Oct 31, 2012

Upgrading Linux (Ubuntu) is so hard

Many of us will be upgrading our desktop and laptop computers to Windows 8, the latest and greatest avatar of  Microsoft's cash cow. While Windows 7 users may see a fairly smooth process, notwithstanding some negative reviews, it will be much more difficult for XP and Vista users. M$ says you have to reinstall applications in such cases. Now that is a 2 or 3 day project depending on how many apps you have and if you find the CDs, keys and do endless service pack updates for some of them. Assuming of course, that they work with Windows 8

Now just how hard is it to upgrade Ubuntu Linux from, say, version 10.04 to a newer one (11.10)?

Well I had this VMWare virtual machine that was built with 10 and wanted to move to 11.

What did I do? Two things:

  1. Open the terminal 
  2. Type 'do_version_upgrade' and press ENTER

That's all folks!

In about 30 min or so, thanks to the reasonably fast net connection, it was all DONE, signed, sealed and delivered, with just one restart at the end of the entire process.

All applications were not just left unharmed, they too were upgraded!




Oct 23, 2012

This is big - Rubber band patent trashed

You can Google for details....USPTO has trashed the so-called rubber band patent, which was stretched by Apple to go after anything and everything that involves a touch interface..

Of course, there will be appeals which will go on forever but the significance of this decision is not to be reduced in any manner..

What this means is one of the key pillars of the $1b verdict, (full of totalling errors and obvious bias on the part of the jury foreman who was himself accused of lying to get the job), is in ruins and the verdict itself, or Apple's chance of collecting that money or enforcing any injunction, is in qyestion.

It may yet be possible that US 'justice' system redeems itself and gets a chance to wipe out the shame of being labelled  'Kangaroo court' by columnists.



Oct 12, 2012

Nexus ban issue - Appeals court sets the bar quite high

The recent judgement by the US Appeals court, lifting the interim ban on Nexus has some very interesting guidelines and judicial pronouncements. These could affect not just the present case, and the general Apple-Samsung dispute but several such infringement cases.

After all, when you are talking about two mega tech gorillas that rake in billions of dollars in QUARTERLY profits, it is not a fine of $1B, high as it is, that is going to break their backbones..it is the injunction, interim or otherwise, that affects sales, market share and of course, profits.

And in a market where product life cycles are measured in weeks, if not days, an interim injunction can be as good as a death penalty, regardless of the outcome of the litigation itself, which may take years.

Hence the need for a very high bar, that can only be crossed with great difficulty, in rarest of rare cases.

So what's the criteria? There is a four-way test ( I am not quoting the judges verbatim, to keep things simple)

1. The infringement claim itself should likely succeed
2. Irreparable harm, 

and as if these two alone are not enough,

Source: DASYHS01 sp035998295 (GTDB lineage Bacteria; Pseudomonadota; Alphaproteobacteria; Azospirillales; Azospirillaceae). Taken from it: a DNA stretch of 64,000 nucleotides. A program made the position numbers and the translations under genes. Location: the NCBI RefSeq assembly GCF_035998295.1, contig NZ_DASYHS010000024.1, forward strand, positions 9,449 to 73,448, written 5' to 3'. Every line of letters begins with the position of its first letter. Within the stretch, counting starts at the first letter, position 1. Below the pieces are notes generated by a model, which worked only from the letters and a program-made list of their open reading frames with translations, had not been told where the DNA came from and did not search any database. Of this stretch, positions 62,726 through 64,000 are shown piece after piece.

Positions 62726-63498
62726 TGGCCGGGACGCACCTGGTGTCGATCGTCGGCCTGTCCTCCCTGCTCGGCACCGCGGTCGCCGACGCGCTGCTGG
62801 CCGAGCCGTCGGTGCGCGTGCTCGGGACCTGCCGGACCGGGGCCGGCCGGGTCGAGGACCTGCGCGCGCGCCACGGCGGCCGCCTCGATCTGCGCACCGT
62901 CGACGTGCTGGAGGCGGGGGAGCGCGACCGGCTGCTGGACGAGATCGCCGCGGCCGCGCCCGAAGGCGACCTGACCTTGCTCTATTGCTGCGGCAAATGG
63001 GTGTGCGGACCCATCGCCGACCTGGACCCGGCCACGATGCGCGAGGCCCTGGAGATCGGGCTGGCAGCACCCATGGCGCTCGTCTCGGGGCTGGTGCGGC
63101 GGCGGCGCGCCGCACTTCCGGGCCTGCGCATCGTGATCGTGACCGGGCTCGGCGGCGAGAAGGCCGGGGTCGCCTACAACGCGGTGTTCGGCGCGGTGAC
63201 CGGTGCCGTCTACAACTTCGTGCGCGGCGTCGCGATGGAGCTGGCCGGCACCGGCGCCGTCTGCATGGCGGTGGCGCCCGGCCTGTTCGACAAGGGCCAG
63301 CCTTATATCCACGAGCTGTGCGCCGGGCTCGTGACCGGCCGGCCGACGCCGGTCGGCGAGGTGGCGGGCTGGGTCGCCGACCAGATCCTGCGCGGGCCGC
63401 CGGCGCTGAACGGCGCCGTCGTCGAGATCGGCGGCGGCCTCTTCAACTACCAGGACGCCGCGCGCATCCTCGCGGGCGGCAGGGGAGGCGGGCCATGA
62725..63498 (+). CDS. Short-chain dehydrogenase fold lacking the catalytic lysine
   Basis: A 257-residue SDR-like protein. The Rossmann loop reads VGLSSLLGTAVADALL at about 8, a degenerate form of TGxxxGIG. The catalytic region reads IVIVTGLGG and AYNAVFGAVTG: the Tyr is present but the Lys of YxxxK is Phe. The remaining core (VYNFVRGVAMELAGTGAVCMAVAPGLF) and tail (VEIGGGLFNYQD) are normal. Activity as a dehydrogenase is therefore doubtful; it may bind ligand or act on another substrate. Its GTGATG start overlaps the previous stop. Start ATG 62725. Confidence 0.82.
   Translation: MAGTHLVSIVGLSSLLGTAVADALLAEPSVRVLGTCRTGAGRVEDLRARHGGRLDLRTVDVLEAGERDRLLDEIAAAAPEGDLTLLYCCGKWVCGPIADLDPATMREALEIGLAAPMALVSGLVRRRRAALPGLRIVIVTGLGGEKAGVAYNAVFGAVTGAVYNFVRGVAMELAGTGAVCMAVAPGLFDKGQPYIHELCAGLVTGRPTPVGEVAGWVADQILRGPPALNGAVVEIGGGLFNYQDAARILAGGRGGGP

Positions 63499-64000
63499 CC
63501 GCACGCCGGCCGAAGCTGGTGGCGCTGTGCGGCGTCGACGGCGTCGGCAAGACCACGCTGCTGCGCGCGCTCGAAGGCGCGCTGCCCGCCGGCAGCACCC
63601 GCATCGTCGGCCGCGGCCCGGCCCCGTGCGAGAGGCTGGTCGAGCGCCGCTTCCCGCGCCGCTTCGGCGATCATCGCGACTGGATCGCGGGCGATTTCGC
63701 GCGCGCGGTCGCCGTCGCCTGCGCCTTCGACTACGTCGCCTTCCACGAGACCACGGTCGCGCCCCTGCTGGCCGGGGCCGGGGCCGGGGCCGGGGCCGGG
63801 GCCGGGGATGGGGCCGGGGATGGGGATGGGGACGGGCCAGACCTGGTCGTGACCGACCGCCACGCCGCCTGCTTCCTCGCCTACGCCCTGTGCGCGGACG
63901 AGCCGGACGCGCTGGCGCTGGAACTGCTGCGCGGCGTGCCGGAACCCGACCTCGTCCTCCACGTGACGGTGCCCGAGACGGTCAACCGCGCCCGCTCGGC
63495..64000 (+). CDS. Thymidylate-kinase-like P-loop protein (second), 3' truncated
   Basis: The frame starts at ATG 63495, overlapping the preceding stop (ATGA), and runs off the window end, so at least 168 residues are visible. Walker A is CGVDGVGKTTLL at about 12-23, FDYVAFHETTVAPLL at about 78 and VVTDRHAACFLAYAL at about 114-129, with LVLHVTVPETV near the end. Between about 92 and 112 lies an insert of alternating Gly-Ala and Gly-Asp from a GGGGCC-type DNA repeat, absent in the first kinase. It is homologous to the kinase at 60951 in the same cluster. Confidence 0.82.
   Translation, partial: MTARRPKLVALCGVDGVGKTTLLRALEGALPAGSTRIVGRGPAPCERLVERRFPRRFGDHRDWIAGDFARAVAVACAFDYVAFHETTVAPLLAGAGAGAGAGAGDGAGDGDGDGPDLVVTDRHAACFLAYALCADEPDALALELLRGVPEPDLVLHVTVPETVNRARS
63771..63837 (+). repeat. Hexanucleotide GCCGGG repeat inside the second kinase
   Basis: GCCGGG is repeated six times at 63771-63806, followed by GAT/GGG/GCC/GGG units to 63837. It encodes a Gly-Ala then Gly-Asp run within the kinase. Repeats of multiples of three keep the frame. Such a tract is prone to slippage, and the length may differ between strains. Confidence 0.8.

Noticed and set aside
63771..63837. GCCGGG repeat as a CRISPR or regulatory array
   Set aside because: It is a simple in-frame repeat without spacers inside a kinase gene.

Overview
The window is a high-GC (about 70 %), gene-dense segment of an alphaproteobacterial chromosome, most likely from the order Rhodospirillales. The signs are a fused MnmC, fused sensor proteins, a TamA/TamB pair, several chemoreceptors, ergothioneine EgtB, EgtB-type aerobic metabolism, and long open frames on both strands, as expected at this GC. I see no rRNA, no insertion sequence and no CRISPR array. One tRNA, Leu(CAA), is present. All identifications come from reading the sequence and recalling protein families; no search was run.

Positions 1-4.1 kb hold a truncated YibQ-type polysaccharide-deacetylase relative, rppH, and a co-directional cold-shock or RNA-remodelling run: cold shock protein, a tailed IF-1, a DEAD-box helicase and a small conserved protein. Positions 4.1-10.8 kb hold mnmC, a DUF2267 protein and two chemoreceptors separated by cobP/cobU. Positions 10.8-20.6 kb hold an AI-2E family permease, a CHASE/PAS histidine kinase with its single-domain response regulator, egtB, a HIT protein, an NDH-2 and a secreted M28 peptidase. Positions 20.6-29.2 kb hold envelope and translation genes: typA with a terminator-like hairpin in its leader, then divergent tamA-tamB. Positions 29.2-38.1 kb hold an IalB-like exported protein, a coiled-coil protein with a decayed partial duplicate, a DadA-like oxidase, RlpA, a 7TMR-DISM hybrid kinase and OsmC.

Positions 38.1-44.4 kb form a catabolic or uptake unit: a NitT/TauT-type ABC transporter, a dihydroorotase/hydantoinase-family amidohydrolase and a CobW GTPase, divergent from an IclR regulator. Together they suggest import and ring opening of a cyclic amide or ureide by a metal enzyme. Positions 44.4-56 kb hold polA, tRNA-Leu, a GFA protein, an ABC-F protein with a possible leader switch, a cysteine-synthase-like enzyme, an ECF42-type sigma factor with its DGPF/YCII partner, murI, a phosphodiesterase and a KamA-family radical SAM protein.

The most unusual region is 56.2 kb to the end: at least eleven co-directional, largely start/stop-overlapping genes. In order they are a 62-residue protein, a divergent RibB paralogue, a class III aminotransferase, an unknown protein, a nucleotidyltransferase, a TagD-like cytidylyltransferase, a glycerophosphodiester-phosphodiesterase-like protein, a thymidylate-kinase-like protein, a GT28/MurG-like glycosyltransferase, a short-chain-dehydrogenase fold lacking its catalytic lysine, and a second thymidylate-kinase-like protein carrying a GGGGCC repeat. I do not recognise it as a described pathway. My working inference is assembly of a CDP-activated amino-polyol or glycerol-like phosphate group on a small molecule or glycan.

3. Balance of equities tips in favor of accuser
4. Public interest

The last test may be more than enough to derail any ban or injunction in some cases.

Furthermore, in cases like the Nexus one, where the entire product is not infringing, but only a minority (in this case, just one) of features infringe, the accusing party as to show that the irreparable harm cited above is due to the alleged infringement. You can call it the NEXUS factor! And it is not a pun!!

In other words, just saying I lost sales is not enough..did you lose it because of that infringement? What if customers would have anyway bought the phone, without the feature?

The nexus has to be sufficiently strong. How do you prove that? By showing that it drives consumer demand, for instance. The link has to be substantial. As the judge puts it, you cannot tick that item off by showing some insubstantial connection between harm and the infringement.

Apple failed in the nexus factor and the judges also questioned the very first item - likelihood of success. I will ignore that aspect as it goes into semantics of claim construction and the significance of words like 'each' and 'plurality of modules' etc. Enough to say it does not look good for Apple. Obviously that is mainly concerning this particular case unlike the other parts of judgement which are quite far reaching in their impact.

Remember this appeal is only about the injunction, not the infringement lawsuit itself.





[In brief] Nexus ban lifted!

The prophets of gloom and doom for Android can start preparing their hideouts...can there be a clearer message?

We hold that the district court abused its discretion in enjoining the sales of the Galaxy Nexus

And with more mud now being thrown against the jury foreman who, according to Samsung, concealed vital information in the jury selection process and the fact that vital evidence was not allowed to be presented in the trial itself, it is anybody's guess if that verdict will stand at all.

Look like Groklaw and others are fully justified in calling the Apple-Samsung trial as a 'farce'. 

Perhaps litigants, particularly those from overseas should now demand that all trials against American companies be held outside the USA if not, at least away from the home states of the American entity involved..